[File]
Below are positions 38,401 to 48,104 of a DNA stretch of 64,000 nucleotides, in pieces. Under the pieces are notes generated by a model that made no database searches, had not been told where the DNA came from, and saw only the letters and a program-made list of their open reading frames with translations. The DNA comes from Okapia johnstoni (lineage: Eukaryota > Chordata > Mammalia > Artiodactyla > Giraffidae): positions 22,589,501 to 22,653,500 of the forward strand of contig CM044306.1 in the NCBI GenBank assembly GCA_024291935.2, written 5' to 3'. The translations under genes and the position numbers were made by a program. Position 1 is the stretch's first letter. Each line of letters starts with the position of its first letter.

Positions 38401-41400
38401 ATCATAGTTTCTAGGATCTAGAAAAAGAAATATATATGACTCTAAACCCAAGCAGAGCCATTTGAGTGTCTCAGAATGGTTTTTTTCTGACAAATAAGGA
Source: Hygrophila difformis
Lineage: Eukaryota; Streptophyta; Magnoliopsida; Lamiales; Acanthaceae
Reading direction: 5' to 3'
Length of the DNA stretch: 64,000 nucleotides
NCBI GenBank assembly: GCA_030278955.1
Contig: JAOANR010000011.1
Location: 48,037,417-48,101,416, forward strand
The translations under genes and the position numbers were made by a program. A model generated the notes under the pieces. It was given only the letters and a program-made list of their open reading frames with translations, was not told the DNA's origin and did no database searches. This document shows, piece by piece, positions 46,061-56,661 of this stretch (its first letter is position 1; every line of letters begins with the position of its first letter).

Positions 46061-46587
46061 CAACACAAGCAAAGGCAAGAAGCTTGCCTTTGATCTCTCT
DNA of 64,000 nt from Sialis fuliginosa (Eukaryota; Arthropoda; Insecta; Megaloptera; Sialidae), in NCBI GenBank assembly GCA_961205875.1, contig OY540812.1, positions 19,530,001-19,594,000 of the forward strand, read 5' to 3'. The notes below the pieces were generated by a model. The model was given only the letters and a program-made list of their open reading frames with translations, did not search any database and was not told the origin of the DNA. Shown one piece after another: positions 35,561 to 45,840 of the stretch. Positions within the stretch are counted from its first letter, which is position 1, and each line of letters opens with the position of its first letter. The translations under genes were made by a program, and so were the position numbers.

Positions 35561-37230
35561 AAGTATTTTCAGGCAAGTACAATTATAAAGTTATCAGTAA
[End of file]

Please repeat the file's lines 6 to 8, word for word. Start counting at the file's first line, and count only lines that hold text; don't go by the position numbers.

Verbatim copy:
Reading direction: 5' to 3'
Length of the DNA stretch: 64,000 nucleotides
NCBI GenBank assembly: GCA_030278955.1